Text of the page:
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NewsApr 3, 2019

Something wicked comes to Marran

Lesley’s Oxford Street Players poised to take on ‘the Scottish play' directed by faculty member Anne Pluto.

A photograph of the Marran Theater stage during a dress rehearsal of the Oxford Street Players porduction of Macbeth with three witches in front of a screen of blue clouds

Dr. Annie Pluto’s washing machine is on the fritz and it may or may not have something to do with the production of “Macbeth” that she’s directing this spring.

The classic Shakespearean tale of bloody determination set against the backdrop of Scotland’s monarchy has long enjoyed a history shrouded in superstition. Most famously, there’s the theatrical convention of never uttering the name of the play on stage or else destructive forces may wreak havoc on the production and its participants.

Three actors on stage against the backdrop of the woods in a production of Macbeth
Set in Scotland, "Macbeth" is one of Shakespeare's shortest plays.

Although General Electric has made three trips to her home, Pluto puts the idea of a “curse” out of her mind.

“I try not to think about it,” said the longtime director of the Oxford Street Players (OSP), a Lesley theatrical performance troupe linked to an undergraduate four-credit drama course, now in their 23rd year.

This is the first time Pluto has tackled the Scottish tragedy, and, despite the broken washing machine, it’s been a great experience so far.

“It’s one of the shortest plays,” Pluto explained, “Which makes it easier in a way, but I actually think there’s an entire first act missing that follows Lady Macbeth and more of her story.”

As written, the plot of “Macbeth” follows the title character, a Scottish general who receives a prophecy of a future kingship from three witches, down a deadly path of ambition and moral turpitude.

Lady Macbeth, the aforementioned wife of the titular character, sets certain murderous plot machinations into motion. Senior English major Samantha Zarkower takes on the role with enthusiasm – “Macbeth” is her all-time favorite play by William Shakespeare.

2 actors playing Lady Macbeth and Macbeth holding a dagger on stage in Marran Theater
Samantha Zarkower as Lady Macbeth and Renan Fontes '17 as Macbeth.

“Getting this role was an insane shock,” said Zarkower. “I would have played a tree as long as I was spending my time with this play that I love so much.”

Zarkower digs deep into the material of her character, a well-known villain of the Shakespearean canon.

“It’s so much fun to engage with that spiral downward. She knows she messed up and she knows it big time – but she’s not past human connection and she has limits where Shakespeare’s famous villains have none.”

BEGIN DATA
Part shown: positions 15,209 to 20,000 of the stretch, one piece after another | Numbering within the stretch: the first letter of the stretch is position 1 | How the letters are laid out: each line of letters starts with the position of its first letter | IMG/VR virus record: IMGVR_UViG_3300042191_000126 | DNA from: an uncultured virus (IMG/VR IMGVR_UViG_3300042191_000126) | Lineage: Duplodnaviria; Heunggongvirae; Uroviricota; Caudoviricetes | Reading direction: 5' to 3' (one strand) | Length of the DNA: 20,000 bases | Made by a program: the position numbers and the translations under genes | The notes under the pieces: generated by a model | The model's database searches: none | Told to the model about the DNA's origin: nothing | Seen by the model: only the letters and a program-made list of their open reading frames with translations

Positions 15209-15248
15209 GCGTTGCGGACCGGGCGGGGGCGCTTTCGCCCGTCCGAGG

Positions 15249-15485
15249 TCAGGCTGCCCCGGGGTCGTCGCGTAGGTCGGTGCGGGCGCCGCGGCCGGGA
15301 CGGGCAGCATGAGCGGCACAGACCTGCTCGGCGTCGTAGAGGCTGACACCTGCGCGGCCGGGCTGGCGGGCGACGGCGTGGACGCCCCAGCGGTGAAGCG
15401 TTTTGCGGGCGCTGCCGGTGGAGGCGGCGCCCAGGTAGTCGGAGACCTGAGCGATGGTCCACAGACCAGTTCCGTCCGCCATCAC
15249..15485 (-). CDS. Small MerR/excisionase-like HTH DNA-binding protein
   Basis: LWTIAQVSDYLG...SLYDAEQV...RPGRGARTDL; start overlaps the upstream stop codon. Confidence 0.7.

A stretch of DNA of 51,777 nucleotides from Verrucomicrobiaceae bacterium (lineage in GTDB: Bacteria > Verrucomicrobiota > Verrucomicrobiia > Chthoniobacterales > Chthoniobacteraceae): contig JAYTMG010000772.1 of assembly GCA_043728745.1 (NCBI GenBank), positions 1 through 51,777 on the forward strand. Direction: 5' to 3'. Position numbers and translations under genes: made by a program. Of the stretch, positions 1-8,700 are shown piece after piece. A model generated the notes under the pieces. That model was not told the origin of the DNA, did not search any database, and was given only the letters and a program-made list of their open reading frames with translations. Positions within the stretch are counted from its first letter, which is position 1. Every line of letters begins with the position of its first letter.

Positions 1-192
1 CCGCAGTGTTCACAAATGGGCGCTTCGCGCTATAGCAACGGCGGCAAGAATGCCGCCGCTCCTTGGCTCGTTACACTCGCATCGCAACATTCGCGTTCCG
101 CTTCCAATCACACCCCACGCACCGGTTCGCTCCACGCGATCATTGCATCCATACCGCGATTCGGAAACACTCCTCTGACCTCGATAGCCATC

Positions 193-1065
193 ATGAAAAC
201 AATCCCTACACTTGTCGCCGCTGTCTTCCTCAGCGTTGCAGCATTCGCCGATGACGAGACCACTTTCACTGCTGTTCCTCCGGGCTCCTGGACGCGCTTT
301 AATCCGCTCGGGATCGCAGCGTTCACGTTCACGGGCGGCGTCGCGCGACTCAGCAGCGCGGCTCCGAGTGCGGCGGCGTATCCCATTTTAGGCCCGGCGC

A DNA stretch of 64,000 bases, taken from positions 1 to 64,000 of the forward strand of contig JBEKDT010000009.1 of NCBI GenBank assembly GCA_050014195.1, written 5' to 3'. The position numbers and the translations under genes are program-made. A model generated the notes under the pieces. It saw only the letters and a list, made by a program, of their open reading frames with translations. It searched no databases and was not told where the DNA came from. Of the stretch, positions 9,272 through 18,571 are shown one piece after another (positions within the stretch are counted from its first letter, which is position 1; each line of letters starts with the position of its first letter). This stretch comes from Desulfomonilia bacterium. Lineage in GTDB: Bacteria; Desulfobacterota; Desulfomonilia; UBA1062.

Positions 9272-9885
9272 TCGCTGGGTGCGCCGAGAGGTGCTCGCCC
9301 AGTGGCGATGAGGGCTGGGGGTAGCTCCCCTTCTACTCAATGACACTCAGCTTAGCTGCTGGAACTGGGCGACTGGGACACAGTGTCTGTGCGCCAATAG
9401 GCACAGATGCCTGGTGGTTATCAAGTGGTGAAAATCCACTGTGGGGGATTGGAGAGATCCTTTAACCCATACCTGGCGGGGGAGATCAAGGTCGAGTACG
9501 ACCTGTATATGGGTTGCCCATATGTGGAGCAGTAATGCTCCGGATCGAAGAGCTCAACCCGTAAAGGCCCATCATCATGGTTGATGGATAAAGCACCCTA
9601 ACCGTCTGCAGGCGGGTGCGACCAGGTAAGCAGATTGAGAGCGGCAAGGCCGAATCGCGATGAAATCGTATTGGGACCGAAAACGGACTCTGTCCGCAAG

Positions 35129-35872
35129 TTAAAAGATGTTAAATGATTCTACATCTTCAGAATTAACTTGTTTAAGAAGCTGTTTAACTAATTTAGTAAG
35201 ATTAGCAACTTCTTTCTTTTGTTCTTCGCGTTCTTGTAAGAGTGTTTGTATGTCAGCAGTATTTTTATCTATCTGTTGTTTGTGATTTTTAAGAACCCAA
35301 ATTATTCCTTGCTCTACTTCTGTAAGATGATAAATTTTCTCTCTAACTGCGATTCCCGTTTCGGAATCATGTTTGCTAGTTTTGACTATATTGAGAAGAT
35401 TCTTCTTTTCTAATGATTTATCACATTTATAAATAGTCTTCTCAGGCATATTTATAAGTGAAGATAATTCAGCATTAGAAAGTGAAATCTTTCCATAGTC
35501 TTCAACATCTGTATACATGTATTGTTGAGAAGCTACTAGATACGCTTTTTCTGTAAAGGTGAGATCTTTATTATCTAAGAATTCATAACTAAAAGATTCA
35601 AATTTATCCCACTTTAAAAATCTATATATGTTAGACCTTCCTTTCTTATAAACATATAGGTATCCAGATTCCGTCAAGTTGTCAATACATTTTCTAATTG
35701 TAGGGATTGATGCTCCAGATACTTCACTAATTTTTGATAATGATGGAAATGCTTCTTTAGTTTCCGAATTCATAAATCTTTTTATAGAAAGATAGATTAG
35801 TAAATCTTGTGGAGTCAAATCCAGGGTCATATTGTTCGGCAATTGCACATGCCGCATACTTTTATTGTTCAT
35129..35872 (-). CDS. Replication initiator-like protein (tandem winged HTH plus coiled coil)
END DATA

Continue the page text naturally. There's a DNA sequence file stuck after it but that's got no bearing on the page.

Cast connections, curse or no curse

OSP is known for their strong sense of community, sparking relationships and more than one marriage, and the current “Macbeth” cast is feeling the love. Several alumni have come back to the Lesley stage, ready to take on a familiar challenge.

Dyllan Squires ’18, an English and drama major, returned to campus to play MacDuff. Squires works in theater professionally now, with credits including Boston’s Commonwealth Shakespeare Company, and couldn’t pass up the chance do another show with OSP, especially when it meant an opportunity to explore a new role.

“I like to play characters that have a little bit of twistiness to them,” he explained. “I think I’m finding that in MacDuff.”

Cast member Renan Fontes ’17, also an English and drama major and OSP veteran, is taking on the title role of Macbeth with fresh perspective.

“It’s a very different experience coming back as an alum – I’m definitely feeling my age,” he quipped. “I’m very much enjoying it – I’m finding Macbeth to be a very nuanced character. There’s a lot of layers, very sad at times, but great scenes and a lot of lines.”

2 actors playing MacDuff and Macbeth on stage in Marran Theater during a dress rehearsal.
Dyllan Squires '18 (left) plays MacDuff as Renan Fontes '17 takes on the title role.

The idea of returning to perform in Marran Theater was enticing to Veronica Mead, a recent double alumna. Mead completed her undergraduate degree in elementary education in 2017 and earned her M.Ed. in special education this past November.

“I had done three shows with Annie Pluto during my undergrad and when I found out she was doing ‘Macbeth,’ I asked her if I could come audition,” she said. “It’s definitely different since most of the cast are students and they live nearby, so it’s finding a balance of when can I stay and hang out and when I should go home and go to bed.”